What is Carnegie Mellon University?

  • (noun): An engineering university in Pittsburgh.

Carnegie Mellon University

Coordinates: 40°26′36″N 79°56′37″W / 40.443322°N 79.943583°W / 40.443322; -79.943583 Carnegie Mellon University (also known as Carnegie Mellon or simply CMU) is a private research university in Pittsburgh, Pennsylvania, United States.

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Some articles on Carnegie Mellon University:

Presidents' Athletic Conference - Membership Evolution
1955 Charter members Western Reserve University, John Carroll University, and Case Institute of Technology in Cleveland, along with Wayne State University in Detroit, come together to form. 1962 The PAC accepted the University of Ypsilanti (Eastern Michigan) as its ninth member. 1967 Case Institute of Technology and Western Reserve University federated into a new institution known as Case Western Reserve University ...
Lori L. Holt
... Holt is a Professor of Psychology at Carnegie Mellon University ... in psychology from the University of Wisconsin–Madison in 1995 and a Ph.D ... from UW–Madison in 1999, and she has been employed at Carnegie Mellon University and has been a member of the Center for the Neural Basis of Cognition ever since ...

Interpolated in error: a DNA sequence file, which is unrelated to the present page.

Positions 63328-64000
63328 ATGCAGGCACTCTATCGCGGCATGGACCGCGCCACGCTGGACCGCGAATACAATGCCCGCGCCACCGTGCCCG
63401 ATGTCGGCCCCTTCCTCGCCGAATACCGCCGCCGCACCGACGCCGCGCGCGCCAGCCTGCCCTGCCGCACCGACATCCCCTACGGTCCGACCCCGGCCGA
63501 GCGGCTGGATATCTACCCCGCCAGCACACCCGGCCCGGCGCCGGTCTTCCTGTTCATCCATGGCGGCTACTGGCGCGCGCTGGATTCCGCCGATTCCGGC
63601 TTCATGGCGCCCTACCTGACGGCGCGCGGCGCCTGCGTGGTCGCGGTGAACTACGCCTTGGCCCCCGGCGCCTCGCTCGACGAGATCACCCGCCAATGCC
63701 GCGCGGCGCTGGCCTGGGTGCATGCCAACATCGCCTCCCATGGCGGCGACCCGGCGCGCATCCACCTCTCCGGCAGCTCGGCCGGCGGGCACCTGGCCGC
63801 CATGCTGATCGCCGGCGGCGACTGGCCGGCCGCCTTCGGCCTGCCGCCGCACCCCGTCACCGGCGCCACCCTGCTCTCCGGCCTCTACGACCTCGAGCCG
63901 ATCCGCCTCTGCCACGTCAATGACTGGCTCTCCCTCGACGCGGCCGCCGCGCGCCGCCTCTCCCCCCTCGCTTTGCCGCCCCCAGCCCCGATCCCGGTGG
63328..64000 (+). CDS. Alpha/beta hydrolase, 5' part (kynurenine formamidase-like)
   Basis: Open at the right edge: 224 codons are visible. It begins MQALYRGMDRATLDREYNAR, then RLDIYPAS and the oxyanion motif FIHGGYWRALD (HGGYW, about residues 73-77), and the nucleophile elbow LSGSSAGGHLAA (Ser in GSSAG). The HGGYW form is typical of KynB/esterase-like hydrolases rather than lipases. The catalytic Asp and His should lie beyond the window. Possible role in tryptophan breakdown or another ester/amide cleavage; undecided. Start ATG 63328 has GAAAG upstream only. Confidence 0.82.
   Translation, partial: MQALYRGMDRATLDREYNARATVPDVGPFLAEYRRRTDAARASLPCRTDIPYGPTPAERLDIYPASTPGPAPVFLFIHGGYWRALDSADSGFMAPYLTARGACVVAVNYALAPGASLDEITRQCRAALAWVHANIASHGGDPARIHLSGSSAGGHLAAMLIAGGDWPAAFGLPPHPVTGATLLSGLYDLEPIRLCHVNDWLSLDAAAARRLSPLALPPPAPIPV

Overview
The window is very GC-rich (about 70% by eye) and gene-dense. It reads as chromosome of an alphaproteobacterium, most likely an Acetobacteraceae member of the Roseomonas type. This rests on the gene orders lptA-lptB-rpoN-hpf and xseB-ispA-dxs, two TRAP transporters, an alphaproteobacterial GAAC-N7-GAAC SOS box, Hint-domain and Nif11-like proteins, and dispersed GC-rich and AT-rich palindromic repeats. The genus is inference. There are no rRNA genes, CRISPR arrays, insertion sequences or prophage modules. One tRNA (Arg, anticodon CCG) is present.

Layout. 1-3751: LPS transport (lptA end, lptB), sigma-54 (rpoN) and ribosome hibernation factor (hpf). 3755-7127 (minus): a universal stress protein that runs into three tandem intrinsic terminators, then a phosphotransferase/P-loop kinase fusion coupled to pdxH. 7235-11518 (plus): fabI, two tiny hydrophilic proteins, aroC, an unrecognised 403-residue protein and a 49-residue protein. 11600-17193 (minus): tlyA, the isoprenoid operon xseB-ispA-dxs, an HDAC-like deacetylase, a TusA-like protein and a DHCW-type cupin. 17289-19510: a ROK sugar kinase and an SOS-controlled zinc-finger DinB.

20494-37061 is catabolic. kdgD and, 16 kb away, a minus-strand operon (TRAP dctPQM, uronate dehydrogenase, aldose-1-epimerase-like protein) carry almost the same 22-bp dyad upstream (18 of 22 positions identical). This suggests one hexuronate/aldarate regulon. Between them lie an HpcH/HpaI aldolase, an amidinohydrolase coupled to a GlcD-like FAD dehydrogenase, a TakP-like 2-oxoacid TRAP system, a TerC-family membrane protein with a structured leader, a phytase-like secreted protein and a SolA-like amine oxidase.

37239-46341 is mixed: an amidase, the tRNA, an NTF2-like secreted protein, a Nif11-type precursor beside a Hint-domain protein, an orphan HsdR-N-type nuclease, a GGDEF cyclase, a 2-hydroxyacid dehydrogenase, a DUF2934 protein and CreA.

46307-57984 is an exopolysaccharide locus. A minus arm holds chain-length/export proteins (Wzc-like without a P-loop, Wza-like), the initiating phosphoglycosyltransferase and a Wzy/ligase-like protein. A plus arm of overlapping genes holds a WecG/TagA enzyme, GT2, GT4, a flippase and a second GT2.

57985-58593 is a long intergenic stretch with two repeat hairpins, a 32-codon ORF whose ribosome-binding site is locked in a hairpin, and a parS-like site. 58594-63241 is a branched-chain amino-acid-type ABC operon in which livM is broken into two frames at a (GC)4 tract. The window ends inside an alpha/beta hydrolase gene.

Michael Mc Fee - Bibliography - Poetry
... Plain Air, University Presses of Florida, 1983 ... Colander, Carnegie Mellon University Press, 1996 ... Earthly, Carnegie Mellon University Press, 2001 ...
List Of Members Of The National Academy Of Sciences (computer And Information Sciences) - Computer and Information Sciences
... Leonard Adleman University of Southern California 2006 Bishnu Atal AT T Labs Research 1993 Charles H ... Business Machines Corporation 1997 Elwyn Berlekamp University of California, Berkeley 1999 Manuel Blum Carnegie Mellon University 2002 Lewis M ... Branscomb Harvard University 1970 Fred Brooks University of North Carolina at Chapel Hill 2001 Stephen Cook University of Toronto 1985 Edward David EED, Inc ...

Famous quotes containing the words university, carnegie and/or mellon:

    I had a classmate who fitted for college by the lamps of a lighthouse, which was more light, we think, than the University afforded.
    Henry David Thoreau (1817–1862)

    We accept and welcome ... as conditions to which we must accommodate ourselves, great inequality of environment; the concentration of business, industrial and commercial, in the hands of a few; and the law of competition between these, as being not only beneficial, but essential for the future progress of the race.
    —Andrew Carnegie (1835–1919)

    There is no reason for any suggestion that Mr. Hughes would resign, nor is there any reason for the suggestion that Mr. Mellon would resign, if either of them did not get exactly what they wanted from Congress; and I am not going to resign because I don’t get what I want.
    Calvin Coolidge (1872–1933)